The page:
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Why Smaller Cities Are Expanding Their Jails, and Their Populations

While many cities are using incarceration alternatives, some smaller cities and rural areas are building—and filling—costly new jails, new research shows.  
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Lucas Jackson/Reuters

In 2015, after nearly a decade of jail overcrowding, rural Coffee County, Tennessee, completed a brand new 400-bed jail—a facility more than twice the size of its predecessor. The jail population then skyrocketed, increasing more than 60 percent between April 2015 and April 2018 and even briefly surpassing the new jail’s capacity. While the number of people jailed had dipped slightly by September 2019, the Coffee County story is still one of increased incarceration.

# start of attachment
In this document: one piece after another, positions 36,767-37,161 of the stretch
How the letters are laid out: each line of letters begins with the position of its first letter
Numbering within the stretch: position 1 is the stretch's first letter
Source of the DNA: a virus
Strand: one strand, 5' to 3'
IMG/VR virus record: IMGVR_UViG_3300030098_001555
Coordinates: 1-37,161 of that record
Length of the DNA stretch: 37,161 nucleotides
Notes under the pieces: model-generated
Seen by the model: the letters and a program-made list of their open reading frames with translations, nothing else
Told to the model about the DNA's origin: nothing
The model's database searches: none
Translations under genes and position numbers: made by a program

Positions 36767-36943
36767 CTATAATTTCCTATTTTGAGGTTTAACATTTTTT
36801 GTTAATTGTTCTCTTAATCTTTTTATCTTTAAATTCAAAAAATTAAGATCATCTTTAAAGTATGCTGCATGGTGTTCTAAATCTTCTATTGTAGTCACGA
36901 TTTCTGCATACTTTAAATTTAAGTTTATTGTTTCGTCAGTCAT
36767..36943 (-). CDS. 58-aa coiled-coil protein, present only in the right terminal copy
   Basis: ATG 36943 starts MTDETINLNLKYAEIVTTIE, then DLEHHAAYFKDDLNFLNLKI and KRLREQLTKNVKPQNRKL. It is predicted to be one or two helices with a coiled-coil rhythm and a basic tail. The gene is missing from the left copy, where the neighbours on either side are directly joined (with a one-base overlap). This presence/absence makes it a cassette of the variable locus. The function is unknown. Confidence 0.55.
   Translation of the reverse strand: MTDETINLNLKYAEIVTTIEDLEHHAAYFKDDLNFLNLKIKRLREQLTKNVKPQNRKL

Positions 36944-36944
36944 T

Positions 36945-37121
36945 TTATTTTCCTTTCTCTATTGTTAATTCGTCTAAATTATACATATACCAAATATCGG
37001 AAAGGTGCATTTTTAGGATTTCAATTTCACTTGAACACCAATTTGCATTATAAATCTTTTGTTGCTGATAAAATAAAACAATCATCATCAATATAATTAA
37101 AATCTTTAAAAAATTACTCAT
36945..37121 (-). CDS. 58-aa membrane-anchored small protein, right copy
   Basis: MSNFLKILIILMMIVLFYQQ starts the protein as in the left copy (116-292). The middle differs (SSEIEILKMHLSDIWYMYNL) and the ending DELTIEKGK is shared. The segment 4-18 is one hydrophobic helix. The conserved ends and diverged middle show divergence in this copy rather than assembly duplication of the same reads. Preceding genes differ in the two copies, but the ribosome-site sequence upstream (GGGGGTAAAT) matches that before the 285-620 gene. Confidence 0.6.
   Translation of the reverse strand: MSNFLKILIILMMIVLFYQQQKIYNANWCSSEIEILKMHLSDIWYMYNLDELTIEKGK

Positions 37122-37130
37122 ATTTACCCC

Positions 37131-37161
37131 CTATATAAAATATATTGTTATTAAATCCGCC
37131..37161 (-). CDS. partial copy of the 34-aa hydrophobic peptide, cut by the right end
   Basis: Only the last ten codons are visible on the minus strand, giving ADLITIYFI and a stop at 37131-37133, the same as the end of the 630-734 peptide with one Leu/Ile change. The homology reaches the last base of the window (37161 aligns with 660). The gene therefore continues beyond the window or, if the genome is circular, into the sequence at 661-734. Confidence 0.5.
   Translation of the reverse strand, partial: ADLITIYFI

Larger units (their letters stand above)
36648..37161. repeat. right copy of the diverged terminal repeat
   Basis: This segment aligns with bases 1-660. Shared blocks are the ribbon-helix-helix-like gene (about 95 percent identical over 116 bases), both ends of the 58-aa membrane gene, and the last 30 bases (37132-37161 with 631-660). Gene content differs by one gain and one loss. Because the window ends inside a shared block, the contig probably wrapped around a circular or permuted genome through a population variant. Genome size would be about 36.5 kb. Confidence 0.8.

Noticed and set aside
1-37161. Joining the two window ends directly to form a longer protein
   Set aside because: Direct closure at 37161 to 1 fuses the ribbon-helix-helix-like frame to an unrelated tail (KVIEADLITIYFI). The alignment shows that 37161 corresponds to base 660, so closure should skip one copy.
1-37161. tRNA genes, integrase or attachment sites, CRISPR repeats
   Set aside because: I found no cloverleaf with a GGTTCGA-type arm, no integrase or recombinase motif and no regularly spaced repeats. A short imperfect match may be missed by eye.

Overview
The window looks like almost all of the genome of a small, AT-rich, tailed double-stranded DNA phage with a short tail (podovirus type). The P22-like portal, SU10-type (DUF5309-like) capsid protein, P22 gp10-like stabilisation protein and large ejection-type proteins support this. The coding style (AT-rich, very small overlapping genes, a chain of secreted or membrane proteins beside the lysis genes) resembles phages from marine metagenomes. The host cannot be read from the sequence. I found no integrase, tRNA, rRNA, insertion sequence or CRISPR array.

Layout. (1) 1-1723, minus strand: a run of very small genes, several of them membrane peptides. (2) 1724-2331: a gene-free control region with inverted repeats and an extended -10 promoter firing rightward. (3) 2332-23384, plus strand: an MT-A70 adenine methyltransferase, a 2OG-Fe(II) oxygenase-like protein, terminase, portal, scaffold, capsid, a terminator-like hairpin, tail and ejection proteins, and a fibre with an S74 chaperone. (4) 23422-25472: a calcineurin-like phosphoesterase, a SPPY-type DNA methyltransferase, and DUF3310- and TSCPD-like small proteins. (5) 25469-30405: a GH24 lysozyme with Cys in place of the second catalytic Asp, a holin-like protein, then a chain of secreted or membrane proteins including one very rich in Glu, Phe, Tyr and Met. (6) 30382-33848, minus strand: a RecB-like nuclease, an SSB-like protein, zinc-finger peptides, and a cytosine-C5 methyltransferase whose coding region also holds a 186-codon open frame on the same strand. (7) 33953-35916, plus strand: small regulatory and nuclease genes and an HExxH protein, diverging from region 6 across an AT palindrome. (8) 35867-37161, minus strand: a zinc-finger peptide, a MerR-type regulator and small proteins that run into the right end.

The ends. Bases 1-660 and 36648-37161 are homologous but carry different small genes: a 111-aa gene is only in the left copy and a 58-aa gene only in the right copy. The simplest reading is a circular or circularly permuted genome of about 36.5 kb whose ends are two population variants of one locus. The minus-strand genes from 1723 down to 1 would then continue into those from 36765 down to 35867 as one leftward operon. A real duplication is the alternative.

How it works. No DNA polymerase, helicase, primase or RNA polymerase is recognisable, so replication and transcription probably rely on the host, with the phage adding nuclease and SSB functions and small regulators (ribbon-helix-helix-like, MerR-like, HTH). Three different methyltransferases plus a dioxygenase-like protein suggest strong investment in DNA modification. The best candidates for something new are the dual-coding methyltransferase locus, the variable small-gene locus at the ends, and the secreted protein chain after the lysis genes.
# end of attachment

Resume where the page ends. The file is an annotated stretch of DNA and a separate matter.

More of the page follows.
The project cost a whopping $21 million to complete, a figure that does not include the cost of maintaining or staffing the new facility. And, more than half of the people in the new jail haven’t been convicted: They are being held before trial and most only face misdemeanor charges, but are likely simply too poor to afford bail in a community where 14 percent of residents live below the poverty line.